- Who will be responsible for correcting implementation issues?
- How often and by what method will that person be accessible?
=> Don’t forget to plan to retain learned knowledge and skills.
Whether it’s staff turnover or vacation time, new skills can get lost in life’s shuffle. You need a plan to keep that new information at the forefront of employees’ work.
- Is transferring knowledge explicitly part of the mandate?
- Will you offer annual refresher courses? Online manuals? Access to the consultant via email or web forum? All of the above?
- Will there be a mentoring relationship for an extended timeframe once the project ends?
Mentoring often makes the difference between long-term ROI or loss on consulting investments. Just be sure to structure the arrangement with a timeline and clear data points for ending the mentorship.
=> Last but not least, keep the door open to transformational ideas.
You know what often happens when you focus for a time on a project and then step away. New, perhaps even transformational ideas may pop up unexpectedly.
Depending on how your company is structured, novel ideas can float up to your senior team or through your project team.
Alternatively, perhaps the consultant experiences a couple of brainstorms once the project has ended. You will want access to these raw new ideas.
Coming on the heels of intense project focus, they may contain just the right germ of an idea that, when shaped and cultivated, can provide an unforeseen breakthrough that boosts your competitive edge.
Explicitly create the potential for following up with the consultant on promising innovative ideas and approaches after the initial project ends.
=> Keep track of the performance of the consulting firm
Unless you have the memory of an elephant, and you never forget anything, we strongly recommend writing down your assessment of the performance of the Consulting Team all along the project life, including the bid.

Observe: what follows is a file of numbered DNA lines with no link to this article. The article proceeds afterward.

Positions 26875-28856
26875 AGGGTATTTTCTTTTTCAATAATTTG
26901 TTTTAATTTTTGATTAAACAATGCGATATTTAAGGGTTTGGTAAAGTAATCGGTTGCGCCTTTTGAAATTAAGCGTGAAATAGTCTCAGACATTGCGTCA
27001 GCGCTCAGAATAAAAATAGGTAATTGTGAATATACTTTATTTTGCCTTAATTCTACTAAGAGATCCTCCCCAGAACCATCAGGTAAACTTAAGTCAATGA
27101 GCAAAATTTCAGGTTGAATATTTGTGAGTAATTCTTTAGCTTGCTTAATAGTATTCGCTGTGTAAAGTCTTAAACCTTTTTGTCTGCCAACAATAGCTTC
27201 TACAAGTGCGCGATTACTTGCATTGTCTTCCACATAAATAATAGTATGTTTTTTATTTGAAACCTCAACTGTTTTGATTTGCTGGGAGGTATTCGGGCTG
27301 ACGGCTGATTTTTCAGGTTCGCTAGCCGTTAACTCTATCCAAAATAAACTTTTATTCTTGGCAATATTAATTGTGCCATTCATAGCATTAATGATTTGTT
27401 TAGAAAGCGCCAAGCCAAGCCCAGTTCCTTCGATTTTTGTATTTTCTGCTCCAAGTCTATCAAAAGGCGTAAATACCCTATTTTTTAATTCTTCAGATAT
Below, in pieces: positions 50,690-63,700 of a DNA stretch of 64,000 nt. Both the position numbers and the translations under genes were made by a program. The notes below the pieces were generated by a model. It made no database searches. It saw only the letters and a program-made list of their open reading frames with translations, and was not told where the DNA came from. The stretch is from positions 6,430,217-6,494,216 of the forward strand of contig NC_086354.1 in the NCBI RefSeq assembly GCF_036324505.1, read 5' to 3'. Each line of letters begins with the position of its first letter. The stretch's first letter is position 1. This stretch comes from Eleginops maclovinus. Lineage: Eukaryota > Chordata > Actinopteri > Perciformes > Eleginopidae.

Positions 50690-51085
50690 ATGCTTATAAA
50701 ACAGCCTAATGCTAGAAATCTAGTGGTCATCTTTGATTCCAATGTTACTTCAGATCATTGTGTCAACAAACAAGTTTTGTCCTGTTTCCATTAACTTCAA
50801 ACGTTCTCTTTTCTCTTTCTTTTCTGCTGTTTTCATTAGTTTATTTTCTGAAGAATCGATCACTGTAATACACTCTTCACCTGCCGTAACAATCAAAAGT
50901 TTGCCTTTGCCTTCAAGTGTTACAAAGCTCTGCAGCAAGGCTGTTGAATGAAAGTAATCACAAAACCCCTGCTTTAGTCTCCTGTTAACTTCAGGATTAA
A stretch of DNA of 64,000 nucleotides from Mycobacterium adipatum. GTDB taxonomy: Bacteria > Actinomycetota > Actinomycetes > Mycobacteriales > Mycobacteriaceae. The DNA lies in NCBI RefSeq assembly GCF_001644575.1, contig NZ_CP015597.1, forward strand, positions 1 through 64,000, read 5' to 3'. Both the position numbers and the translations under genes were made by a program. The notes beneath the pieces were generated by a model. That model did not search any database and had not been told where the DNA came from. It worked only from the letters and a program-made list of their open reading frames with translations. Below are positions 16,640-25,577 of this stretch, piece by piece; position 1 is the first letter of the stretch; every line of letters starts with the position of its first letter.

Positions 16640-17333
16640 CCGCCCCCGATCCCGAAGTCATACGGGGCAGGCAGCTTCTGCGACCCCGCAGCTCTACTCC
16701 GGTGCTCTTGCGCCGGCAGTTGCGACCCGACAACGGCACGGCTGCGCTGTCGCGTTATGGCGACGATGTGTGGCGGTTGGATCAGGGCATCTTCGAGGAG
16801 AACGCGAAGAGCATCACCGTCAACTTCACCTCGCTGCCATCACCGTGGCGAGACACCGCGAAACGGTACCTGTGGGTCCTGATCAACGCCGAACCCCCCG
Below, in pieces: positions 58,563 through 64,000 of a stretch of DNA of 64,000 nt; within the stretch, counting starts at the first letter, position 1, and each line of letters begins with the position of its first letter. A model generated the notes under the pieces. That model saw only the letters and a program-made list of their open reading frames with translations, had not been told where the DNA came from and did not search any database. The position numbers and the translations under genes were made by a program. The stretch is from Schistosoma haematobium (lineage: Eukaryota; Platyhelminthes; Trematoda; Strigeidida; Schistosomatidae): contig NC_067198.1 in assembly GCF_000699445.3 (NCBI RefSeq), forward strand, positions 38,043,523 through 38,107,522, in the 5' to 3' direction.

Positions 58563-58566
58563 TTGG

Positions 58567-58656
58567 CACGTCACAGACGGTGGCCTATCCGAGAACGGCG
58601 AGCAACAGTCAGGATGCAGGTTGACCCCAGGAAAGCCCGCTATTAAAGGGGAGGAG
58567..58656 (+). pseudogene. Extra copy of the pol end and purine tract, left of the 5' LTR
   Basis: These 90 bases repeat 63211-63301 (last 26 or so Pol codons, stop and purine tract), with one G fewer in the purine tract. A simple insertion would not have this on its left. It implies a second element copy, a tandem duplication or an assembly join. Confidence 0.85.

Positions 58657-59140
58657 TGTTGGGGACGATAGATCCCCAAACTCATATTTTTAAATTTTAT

Here are the main milestones to analyze a consulting’s project performance:
- The bid,
- Every key deliverable,
- Every milestone,
- End of the project.
When comes the time of closing the project and paying the last invoices, this information, on the performance of the Consulting Firm, will be precious. If everything goes well, you will be able to close neatly the project. If it didn’t, you will have the data to back your potential claims.
=> Build in check-ins as a forcing function.
Finally, assuming that you found the consulting team helpful, build in check-ins at the frequency that matches your business tempo to take a fresh look at what was accomplished and perhaps what needs to be tweaked now to continue to optimize the original investment.
These build-in check-ins as forcing functions will also prevent business as usual from taking over. Procuring the consultant and working through the project aren’t the goals. Sustainable solutions that boost your competitive edge are the goals.
Meeting those goals requires you to lead the company through a follow-up phase once the consulting team leaves to ensure the highest return on your consulting investment.
As you can see, it is that complicated. You just need to be organized and squeeze these elements into your sourcing process.
Trust me on the fact that you’ll get a boost in the impact generated, and as a result, in the satisfaction of your internal clients.
Way to build the trust with them and to be invited in major decisions around consulting.
That’s it for today. Next time, I’ll explain How to draft the right consulting agreement?
In the meantime, if you have any questions, or want to learn more about what we do at consulting quest, just send me an email at firstname.lastname@example.org
You can also have a look at our website smartconsultingsourcing.com to know more about our book and download free templates & guides to improve your consulting sourcing.
Bye and see you next week! Au revoir!